With seven picks in the upcoming NFL draft and plenty of positions to address, the Washington Redskins will head into April with the idea of "value" in mind. Without a pick in the top 50, this year's process will be a good test for the team's front office, and it certainly won't be easy.
Although it's impossible to predict the strategy that head coach Mike Shanahan and general manager Bruce Allen will use going into the draft, there are plenty of college prospects who should at least be on their radar.
The Washington Redskins 2013 NFL Draft Radar is a series of articles that helps you get familiar with prospects that would fit in Washington. Check back often for new scouting reports and info.
Name: Sanders Commings
Weight: 216 lbs
Despite having been named to the 2008 SuperPrep All-Dixie team and PrepStar All-Southeast Region, Sanders Commings was only rated a three-star prospect by Scout.com and was the No. 34-overall prospect in the state of Georgia following his final year at Westside High School, according to the Bulldogs school website.
Rivals ranked Commings as their 72nd-ranked athlete in 2008 and 47th amongst the Georgia Top 50. [ link ]
As well as being a do-it-all on the gridiron—registering three interceptions, 41 tackles, 109 rushing yards, 248 receiving yards and four receiving touchdowns as a senior—Commings also performed well on the baseball field, having been selected in the 37th round of the 2008 draft by the Arizona Diamondbacks.
Commings appeared in three games as a true freshman at Georgia before redshirting the remainder of the season.
In 2009, he’d go on to play in all 13 games, recording 12 tackles and one interception. Off the field, Commings earned Athletic Director’s Honor Roll and was named to the Dean’s List for the summer semester.
In 2010, Commings earned one of the team’s Most Improved Player awards on special teams. Without receiving a start, Commings racked up 36 tackles and three interceptions in 12 games as a (RS) sophomore.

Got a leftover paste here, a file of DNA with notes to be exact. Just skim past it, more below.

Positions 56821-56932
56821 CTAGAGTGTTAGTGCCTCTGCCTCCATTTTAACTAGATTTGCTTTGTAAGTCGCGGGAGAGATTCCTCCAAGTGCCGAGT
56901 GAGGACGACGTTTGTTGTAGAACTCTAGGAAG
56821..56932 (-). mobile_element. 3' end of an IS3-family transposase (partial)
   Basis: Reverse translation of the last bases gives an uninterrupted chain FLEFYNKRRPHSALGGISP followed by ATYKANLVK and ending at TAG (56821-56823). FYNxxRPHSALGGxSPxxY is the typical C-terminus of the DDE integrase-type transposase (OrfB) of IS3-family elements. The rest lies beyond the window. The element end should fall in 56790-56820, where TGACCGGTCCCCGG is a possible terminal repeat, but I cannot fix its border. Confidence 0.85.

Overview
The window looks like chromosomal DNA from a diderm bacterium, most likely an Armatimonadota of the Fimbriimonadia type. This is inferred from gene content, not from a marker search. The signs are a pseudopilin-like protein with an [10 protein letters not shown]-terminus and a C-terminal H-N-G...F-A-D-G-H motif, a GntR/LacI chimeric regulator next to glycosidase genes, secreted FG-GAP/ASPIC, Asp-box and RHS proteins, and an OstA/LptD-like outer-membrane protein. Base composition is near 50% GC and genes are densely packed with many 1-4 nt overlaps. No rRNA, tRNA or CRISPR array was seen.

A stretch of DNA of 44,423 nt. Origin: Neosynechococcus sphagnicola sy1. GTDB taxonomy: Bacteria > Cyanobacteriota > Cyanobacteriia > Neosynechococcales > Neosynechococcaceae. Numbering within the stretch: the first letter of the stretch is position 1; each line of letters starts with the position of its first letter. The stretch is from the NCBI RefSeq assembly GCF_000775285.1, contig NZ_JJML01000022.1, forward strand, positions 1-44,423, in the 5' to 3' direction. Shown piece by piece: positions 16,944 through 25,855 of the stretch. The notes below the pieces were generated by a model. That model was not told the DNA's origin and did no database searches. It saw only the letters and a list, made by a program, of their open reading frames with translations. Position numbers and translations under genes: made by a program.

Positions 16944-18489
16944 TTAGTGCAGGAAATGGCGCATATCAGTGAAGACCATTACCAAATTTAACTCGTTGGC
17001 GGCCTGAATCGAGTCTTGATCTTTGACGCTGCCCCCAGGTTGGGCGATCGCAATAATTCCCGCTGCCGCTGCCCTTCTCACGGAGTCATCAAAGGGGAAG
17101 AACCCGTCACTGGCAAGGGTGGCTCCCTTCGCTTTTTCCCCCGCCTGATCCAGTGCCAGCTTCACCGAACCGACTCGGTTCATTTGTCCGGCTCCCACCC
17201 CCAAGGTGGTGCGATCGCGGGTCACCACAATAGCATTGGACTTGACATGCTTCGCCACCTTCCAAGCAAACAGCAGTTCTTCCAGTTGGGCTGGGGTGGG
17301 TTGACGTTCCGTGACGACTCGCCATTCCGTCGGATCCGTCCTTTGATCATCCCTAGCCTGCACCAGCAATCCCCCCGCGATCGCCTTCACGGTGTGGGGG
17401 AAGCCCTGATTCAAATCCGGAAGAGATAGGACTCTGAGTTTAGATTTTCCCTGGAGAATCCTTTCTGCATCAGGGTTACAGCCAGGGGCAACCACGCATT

Commings was atop the depth chart as a junior in 2011, and he’d make the most of it.
Starting all 14 games, Commings finished the season with 55 tackles, including four tackles for a loss, a forced fumble, a fumble recovery, an interception and 12 pass breakups.
Following his arrest in January of 2012 for simple battery and domestic violence after an incident with his girlfriend, Commings was suspended by head coach Mark Richt and missed the first two games of his senior season.
He would start the remaining 12 games of the season, logging 51 tackles, three interceptions and two pass breakups. [ via ESPN.com ]
Physically, Commings looks more like a safety than he does a corner.
He’s well-built and solid but not heavy.
At 223 pounds, Commings is thick for his position. Georgia’s website has him listed at a very impressive 6’2". However, I’d expect something more typical (6'0"?) when Commings measures at the Combine.
It only seems fair that Commings pairs his size with physical play at the line, doing an effective job of jamming his receivers and performing well in man-to-man coverage.
He does a good job of recognizing the route, and he can turn and go with most of the opposition.
Commings looks better in shallow routes and on receivers coming back to the ball. It appears that Commings has decent straight-line speed, but his size may limit his ability to accelerate with the likes of wide receivers.
On shallow or breaking routes, however, Commings uses good anticipation to break on the ball and he has hands that can make quarterbacks pay (see: film vs. Alabama on AJ McCarron’s attempted back-shoulder throw to the endzone. Commings reads it the whole way).
Despite his size, no one should get excited about Commings being any kind of enforcer.
He’s an average tackler that rarely wraps up, instead choosing to throw a shoulder and shoot low, no matter the opposition. For a player with his physique, you’d like to see Commings develop his tackling and not seem so tentative around the pile.
In addition to his tackling, Commings doesn’t stand out as a blitzer.
He doesn’t have an explosive first step, and he appears to be an easy block coming off the edge.
Commings is likely best-suited as a nickel corner in the NFL. His anticipation serves well in shallow routes, and his size is enough to hang with larger tight ends while bullying would-be slot receivers in man coverage.
Currently, Richard Crawford is the Redskins' third corner behind DeAngelo Hall and Josh Wilson, and they should be looking to add to the position.
That's not to say that Crawford can't handle the job. He came along well as the season progressed, but there's no doubting the lack of depth at cornerback.
Depending on the defensive scheme, some may see Commings as a starter because of that very same size I believe will limit him, but his acceleration is concerning.
I’m not sold on him covering double-moves on the outside, and he may have to rely too much on his hands and physicality at the line.